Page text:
Hubble’s Law is an empirical fact about photons we receive in our telescopes, but it’s implications are profound: the universe is expanding.
Dr. Carroll claims that observed galaxies are representative of the entire universe.
This is not true. We cannot know this. The entire Big Bang theory is based on this Big Bang Delusion. Big Bang is a hoax perpetuated by physicists. There is no passage from the local to the universal without crossing over to charlatanism.
So how many rational people do we need to counter the authority of Dr. Carroll? I am asking because I want to start a page here and have people join in and contribute to the scientific questioning of the Big Bang.
I assume that we need to “weigh” somehow the number of people who do not believe that local is representative of total so that we can convert their lowly amateur authority to the highly professional authority of Doctor Carroll.
So if, say 10 thousand people joined and said local is not representative of total, would that be enough to counter Dr. Carroll’s doctoral authority? Ten thousand to one? Probably not. I believe that if the entire world (except physicists) joined in saying that local is not total this one Doctor’s authority will still prevail. Yes, that’s how much ancient authority these doctors enjoy.
But the same Doctor’s authority will crumble if a doctor of physics with a higher authority index claimed the opposite. So, if uber physicist the famous Hawking suddenly decided to switch to science from entertainment and issued a statement that local is not total, Dr. Carroll’s authority will crumble. Or more likely Dr. Carroll will swiftly switch sides and claim to have never made the assumption that local is total. These are minor academic positionings that doctors do automatically, we won’t even notice.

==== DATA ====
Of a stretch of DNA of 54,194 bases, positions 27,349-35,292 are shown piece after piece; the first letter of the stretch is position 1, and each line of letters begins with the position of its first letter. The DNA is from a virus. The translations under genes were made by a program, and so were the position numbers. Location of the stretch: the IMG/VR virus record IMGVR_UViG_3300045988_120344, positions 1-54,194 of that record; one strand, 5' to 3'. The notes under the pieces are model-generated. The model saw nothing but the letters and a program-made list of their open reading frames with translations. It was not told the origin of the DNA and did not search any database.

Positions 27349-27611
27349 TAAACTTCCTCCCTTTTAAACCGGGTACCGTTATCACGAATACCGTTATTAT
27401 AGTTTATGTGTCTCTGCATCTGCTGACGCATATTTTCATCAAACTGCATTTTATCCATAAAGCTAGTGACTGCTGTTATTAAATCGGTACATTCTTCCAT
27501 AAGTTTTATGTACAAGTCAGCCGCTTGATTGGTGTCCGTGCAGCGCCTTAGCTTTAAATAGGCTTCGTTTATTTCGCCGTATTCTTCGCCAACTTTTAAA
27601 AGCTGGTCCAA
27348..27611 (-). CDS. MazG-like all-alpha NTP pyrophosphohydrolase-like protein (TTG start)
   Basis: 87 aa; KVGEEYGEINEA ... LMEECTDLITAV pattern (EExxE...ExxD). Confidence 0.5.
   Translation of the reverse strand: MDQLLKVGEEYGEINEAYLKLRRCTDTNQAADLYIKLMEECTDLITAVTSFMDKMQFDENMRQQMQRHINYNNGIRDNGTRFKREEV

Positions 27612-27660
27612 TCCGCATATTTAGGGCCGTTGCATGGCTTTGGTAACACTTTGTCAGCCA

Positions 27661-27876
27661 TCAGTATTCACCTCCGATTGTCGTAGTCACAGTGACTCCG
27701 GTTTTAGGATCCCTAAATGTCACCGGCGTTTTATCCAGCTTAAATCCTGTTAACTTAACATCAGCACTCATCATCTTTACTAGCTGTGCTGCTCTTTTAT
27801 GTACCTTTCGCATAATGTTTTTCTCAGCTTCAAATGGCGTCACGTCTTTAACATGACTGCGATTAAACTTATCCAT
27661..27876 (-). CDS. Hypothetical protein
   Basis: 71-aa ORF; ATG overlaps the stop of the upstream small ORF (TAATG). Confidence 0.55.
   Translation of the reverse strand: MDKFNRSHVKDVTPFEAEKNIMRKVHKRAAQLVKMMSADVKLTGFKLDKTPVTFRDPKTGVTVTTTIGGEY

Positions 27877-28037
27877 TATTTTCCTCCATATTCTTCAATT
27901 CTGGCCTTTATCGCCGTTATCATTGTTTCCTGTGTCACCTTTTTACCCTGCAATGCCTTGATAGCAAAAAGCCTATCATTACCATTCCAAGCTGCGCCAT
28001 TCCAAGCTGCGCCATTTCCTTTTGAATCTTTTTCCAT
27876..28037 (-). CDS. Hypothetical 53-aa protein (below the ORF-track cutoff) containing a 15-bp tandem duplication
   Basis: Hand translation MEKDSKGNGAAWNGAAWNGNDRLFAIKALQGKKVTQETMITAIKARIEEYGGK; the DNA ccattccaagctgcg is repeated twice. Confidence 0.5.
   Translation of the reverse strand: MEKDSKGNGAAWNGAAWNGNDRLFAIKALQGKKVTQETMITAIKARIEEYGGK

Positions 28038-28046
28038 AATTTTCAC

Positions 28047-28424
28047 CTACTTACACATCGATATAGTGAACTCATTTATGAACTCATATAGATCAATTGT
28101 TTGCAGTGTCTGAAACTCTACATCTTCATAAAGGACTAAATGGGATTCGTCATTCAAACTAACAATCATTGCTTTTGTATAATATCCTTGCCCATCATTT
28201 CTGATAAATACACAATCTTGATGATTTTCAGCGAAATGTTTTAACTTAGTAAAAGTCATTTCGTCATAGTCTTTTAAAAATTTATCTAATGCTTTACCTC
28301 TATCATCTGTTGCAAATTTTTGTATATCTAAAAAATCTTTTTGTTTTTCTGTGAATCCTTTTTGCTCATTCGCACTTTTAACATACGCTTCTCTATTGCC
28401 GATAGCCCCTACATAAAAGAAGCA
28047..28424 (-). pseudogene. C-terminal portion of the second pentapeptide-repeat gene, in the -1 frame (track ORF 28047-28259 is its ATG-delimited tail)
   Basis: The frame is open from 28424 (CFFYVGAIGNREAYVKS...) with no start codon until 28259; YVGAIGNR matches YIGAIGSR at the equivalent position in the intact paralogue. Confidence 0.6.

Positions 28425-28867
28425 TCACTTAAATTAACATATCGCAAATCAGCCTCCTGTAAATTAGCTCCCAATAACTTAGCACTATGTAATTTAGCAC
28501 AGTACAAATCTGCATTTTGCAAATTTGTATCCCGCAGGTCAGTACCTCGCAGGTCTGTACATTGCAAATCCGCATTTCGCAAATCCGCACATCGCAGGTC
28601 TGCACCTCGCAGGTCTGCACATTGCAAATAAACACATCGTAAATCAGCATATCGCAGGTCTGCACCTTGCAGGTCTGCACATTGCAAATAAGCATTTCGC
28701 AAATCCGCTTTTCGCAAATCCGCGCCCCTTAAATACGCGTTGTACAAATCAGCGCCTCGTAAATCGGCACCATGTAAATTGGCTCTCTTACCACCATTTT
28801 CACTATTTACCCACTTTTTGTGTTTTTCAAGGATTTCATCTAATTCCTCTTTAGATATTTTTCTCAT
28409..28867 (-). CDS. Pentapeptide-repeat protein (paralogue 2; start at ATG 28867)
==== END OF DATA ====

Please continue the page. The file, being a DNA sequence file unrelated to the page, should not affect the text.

Dr. Carroll will no doubt claim to on the side of observations. Yes, he will claim that his authority does not matter, it is the authority of observations that counts. He will position himself as the righteous defender of observations. He is the tireless defender of principles of physics which includes an absolute faith in experiments and observations.
But we are not disputing Hubble’s observations. We assume that Hubble observed galaxies. We agree with the great words of Dr. Carroll, yes, indeed empirical photons have been received by Edwin Hubble’s telescope. Granted. And we assume that Hubble observed galaxies expanding. Granted. So both Dr. Carroll and we are in agreement on observations. We are on the same page re observations.
But we are not in agreement on the hidden assumption that Dr. Carroll is making. His hidden assumption is that local is total. So can we make this explicit? Let’s try. Dr. Carroll writes
1. Hubble’s Law is an empirical fact about photons we receive in our telescopes
2. but it’s implications are profound.
3. the universe is expanding.
Great reasoning! Right out of the book of scholastic polemics 101. Anyways, number 2 is just rhetorical decoration so we can ignore it. So Dr. Carroll really says
1. Galaxies are expanding
2. The universe is expanding
So here, given = local galaxies are expanding
and, profound Doctoral conclusion = The universe is expanding
Or with the hidden assumption
1. Galaxies are expanding
***** A MIRACLE OCCURS HERE! ****
3. Therefore, totality is expanding.
Yes, this is the type of miraculous reasoning that doctors of religion also have been using to prove their ideology of god.
I would like to know then your suggestion about how many rational people who detest doctoral hidden assumptions are needed to counter Dr. Carroll’s Big Bang Delusion.
I counted about 500 people here already who rejected Big Bang on various scientific grounds. Well, we see that 500 to 1 is not enough. The reason is that Dr. Carroll is a defender of orthodoxy, in his own words. And as in the Catholic Church, when you defend the orthodoxy, i.e. what is right by fiat, you are supported by the authority of the institution whose orthodoxy you are defending. In this case the media-state-military-physics complex is the institution who owns the Big Bang. So actually, Dr. Carroll’s authority is the authority of the office, not an individual doctor’s authority. So this appears to be more complex than I thought. Your advice is welcome.